Design, Fabrication, and Characterization of Polythiophene Gate Electrode ChemFETs for Environmental Pollutant Sensing

Publication Date


Type of Culminating Activity


Degree Title

Master of Science in Electrical Engineering


Electrical and Computer Engineering

Major Advisor

Jeff Jessing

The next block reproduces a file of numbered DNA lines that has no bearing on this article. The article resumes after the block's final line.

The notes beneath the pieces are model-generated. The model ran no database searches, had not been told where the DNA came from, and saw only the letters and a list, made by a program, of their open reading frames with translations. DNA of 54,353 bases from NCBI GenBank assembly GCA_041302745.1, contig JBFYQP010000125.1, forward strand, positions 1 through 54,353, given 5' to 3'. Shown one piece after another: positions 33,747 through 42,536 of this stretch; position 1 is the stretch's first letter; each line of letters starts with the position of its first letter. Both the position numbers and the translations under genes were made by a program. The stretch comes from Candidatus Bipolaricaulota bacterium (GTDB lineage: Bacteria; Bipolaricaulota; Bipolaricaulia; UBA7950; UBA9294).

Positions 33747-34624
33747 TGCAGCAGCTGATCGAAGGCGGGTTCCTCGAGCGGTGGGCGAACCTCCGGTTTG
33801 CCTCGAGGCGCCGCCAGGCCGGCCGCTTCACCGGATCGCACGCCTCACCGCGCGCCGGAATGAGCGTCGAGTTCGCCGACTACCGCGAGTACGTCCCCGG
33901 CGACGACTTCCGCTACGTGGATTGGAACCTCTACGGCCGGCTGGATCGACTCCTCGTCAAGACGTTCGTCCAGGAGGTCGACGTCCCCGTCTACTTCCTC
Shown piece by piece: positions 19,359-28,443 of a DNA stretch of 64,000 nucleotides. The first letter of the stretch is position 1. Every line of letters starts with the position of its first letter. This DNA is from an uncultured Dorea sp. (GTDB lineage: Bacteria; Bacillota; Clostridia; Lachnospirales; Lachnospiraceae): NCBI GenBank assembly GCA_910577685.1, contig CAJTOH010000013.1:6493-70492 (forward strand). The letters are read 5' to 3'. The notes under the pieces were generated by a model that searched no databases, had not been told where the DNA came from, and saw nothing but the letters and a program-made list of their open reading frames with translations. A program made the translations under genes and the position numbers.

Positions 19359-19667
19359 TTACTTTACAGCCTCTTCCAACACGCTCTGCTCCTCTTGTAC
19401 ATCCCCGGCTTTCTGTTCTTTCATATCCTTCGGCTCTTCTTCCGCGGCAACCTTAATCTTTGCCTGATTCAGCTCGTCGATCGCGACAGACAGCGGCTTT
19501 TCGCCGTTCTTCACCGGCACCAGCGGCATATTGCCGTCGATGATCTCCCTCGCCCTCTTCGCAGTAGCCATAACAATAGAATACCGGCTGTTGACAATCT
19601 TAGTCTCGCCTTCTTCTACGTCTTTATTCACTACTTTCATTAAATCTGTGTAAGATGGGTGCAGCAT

Water-borne pollutants such as volatile organic compounds are a serious environmental concern, which has increased the demand for chemical sensing elements. Solid-state sensors based on catalytic gate devices are a subject of current research; however they are restricted in practical applications because of their inability to operate at room temperature. Conducting polymer FETs, which employ a conducting gate polymer, have received much attention due to their unique electronic and optical properties. Polythiophene is chosen as the semi-conductive gate polymer in this work. A functional group attached to the polythiophene is used to detect analytes. (i.e. mercury in this work) of interest. The selectivity of the derivitized polythiophene to mercury can be rationalized based on the size of the ring, presence of oxygen and nitrogen donor atoms. In this work, the modeling, design, fabrication of a polythiophene gate electrode ChemFET will be discussed.

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